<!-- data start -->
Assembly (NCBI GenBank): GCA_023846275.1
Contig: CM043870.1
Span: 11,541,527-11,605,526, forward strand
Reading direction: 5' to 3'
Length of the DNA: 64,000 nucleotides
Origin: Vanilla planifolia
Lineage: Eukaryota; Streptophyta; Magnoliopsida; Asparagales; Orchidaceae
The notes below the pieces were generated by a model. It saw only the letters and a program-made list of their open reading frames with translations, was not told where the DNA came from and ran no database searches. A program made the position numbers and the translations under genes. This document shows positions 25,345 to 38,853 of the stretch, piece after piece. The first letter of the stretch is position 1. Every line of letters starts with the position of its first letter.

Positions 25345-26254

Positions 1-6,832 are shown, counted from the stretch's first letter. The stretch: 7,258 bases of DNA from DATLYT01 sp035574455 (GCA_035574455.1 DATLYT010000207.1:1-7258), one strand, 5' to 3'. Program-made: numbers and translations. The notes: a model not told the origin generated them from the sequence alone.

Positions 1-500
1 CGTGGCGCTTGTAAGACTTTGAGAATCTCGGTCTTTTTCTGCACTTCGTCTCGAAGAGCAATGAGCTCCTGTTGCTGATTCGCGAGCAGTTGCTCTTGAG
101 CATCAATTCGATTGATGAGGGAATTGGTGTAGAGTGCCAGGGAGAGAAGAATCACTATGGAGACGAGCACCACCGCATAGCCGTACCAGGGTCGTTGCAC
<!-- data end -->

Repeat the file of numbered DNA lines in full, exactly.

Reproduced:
Assembly (NCBI GenBank): GCA_023846275.1
Contig: CM043870.1
Span: 11,541,527-11,605,526, forward strand
Reading direction: 5' to 3'
Length of the DNA: 64,000 nucleotides
Origin: Vanilla planifolia
Lineage: Eukaryota; Streptophyta; Magnoliopsida; Asparagales; Orchidaceae
The notes below the pieces were generated by a model. It saw only the letters and a program-made list of their open reading frames with translations, was not told where the DNA came from and ran no database searches. A program made the position numbers and the translations under genes. This document shows positions 25,345 to 38,853 of the stretch, piece after piece. The first letter of the stretch is position 1. Every line of letters starts with the position of its first letter.

Positions 25345-26254

Positions 1-6,832 are shown, counted from the stretch's first letter. The stretch: 7,258 bases of DNA from DATLYT01 sp035574455 (GCA_035574455.1 DATLYT010000207.1:1-7258), one strand, 5' to 3'. Program-made: numbers and translations. The notes: a model not told the origin generated them from the sequence alone.

Positions 1-500
1 CGTGGCGCTTGTAAGACTTTGAGAATCTCGGTCTTTTTCTGCACTTCGTCTCGAAGAGCAATGAGCTCCTGTTGCTGATTCGCGAGCAGTTGCTCTTGAG
101 CATCAATTCGATTGATGAGGGAATTGGTGTAGAGTGCCAGGGAGAGAAGAATCACTATGGAGACGAGCACCACCGCATAGCCGTACCAGGGTCGTTGCAC